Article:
Gout is a form of arthritis which is believed to affect approximately 840 out of every 100,000 Americans and exhibits a higher prevalence among males than females. This disorder is characterized by swelling, tenderness and sharp pains in the joints. The most common location for gout to develop is in the big toe, but any of the body’s joints may be affected.
Gout is caused when the body fails to eliminate enough uric acid through the urine. The uric acid quickly builds up in the joints and forms sharp, needle-like crystals. These are responsible for the symptoms associated with the disorder. If left untreated, uric acid crystals may cause irreversible joint damage. Gout has numerous risk factors including:Consumption of alcoholic beverages, especially wine
- Chronic dehydration
- A diet rich in high-purine foods such as meat
- Family history of gout
- Puberty, which is associated with an increase in uric acid levels
- High blood pressure, diabetes, high cholesterol and narrow arteries
- Kidney disease
- Drugs such as diuretics, aspirin and immune suppressants used for organ transplant patients
- Being male and between the ages of 40 and 50 or a post-menopausal woman
- A sedentary lifestyle
Even with gout, it’s still important to get enough exercise. Excess body weight can exacerbate the symptoms of gout and increase the amount of uric acid produced by the body. Exercise also helps to improve blood flow, which can help to dissolve crystallised uric acid and carry it to the kidneys for elimination. However, exercising with gout presents many challenges. Exercise must be done in ways that avoid straining, injuring or causing unnecessary pain to the joint.
Strength training is an excellent way to improve physical fitness and also make joints less susceptible to gout. Studies show that engaging in weight-bearing exercises cause the bones and joints to become sturdier and more resistant to arthritic conditions. Although strength training can help prevent future gout attacks, it is critical to avoid exercising a joint while a gout attack is occurring. Once the condition has cleared up, it is safe to begin working on that area.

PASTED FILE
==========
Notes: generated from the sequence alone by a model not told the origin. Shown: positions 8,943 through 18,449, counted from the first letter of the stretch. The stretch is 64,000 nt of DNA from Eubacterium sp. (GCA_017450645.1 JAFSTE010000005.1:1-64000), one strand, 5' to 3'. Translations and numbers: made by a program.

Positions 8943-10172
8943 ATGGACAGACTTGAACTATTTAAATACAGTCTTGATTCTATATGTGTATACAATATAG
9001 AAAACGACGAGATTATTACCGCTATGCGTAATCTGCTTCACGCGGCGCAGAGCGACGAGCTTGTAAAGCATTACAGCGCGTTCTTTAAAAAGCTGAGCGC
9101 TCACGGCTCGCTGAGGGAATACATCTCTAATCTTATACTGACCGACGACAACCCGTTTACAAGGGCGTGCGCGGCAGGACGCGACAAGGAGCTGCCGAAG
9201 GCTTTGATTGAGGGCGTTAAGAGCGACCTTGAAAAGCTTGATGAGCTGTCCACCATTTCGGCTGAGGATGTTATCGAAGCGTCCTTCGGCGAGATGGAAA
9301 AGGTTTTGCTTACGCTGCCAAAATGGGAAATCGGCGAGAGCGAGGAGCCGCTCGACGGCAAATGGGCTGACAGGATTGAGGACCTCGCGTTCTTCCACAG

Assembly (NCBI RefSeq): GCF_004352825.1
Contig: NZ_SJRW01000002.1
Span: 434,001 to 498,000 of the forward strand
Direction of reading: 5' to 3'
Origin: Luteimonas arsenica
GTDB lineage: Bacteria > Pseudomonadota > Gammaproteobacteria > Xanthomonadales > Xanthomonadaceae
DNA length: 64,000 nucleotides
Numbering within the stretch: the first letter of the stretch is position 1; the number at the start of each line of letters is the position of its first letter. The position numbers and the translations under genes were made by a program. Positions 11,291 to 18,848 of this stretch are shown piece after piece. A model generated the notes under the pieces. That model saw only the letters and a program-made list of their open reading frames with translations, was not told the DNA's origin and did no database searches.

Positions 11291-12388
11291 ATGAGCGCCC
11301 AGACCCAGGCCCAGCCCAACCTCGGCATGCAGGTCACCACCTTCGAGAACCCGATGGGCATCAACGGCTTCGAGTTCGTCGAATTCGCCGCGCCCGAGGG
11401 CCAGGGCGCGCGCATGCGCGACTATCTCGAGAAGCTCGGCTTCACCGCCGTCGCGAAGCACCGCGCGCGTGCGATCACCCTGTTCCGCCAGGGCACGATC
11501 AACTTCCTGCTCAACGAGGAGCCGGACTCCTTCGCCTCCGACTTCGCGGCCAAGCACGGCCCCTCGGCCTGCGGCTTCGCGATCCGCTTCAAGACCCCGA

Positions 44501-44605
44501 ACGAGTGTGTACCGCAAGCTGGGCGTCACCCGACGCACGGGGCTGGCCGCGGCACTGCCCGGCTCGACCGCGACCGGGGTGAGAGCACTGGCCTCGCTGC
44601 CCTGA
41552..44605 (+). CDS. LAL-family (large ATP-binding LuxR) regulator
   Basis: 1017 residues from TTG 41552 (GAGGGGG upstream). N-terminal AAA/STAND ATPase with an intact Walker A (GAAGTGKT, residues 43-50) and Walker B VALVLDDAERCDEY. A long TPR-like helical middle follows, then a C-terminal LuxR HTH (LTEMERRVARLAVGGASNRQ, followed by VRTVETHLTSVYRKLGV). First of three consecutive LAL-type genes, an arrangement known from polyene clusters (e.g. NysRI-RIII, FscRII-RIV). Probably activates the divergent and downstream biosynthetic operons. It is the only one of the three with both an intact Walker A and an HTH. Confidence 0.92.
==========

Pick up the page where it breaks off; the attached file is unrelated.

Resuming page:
Range of Motion
Range of motion exercises have been shown to greatly reduce pain and stiffness in the joints and improve flexibility. These exercises can be especially helpful for people who spend a lot of time in one position, which allows uric acid to pool in the joints. By occasionally moving the affected joint in a gentle fashion, proper circulation and joint relaxation are encouraged.
Swimming is a great way for people suffering from gout to stay fit. This is especially true if the condition has occurred in a lower extremity such as the hip, knee, ankle or toe. Swimming offers a combination of cardiovascular and resistance exercise while still being gentle on the body and its joints. Furthermore, the motions involved in swimming encourage joint strength and blood flow. Going for a swim in warm water may have extra benefits. The water’s soothing heat will help to control pain and inflammation, increase circulation and relax the muscles surrounding the affected joint.
Fitness in Moderation
While exercise can be highly beneficial in treating and preventing gout, it’s important to keep in mind that more is not always better. Too much exercise can actually aggravate any pain and inflammation already present. Some people even believe it has triggered new attacks for them. Over-exercising can also cause rapid weight loss, which research has shown can cause uric acid levels to temporarily skyrocket. Gout sufferers are recommended to keep their exercise to a comfortable level.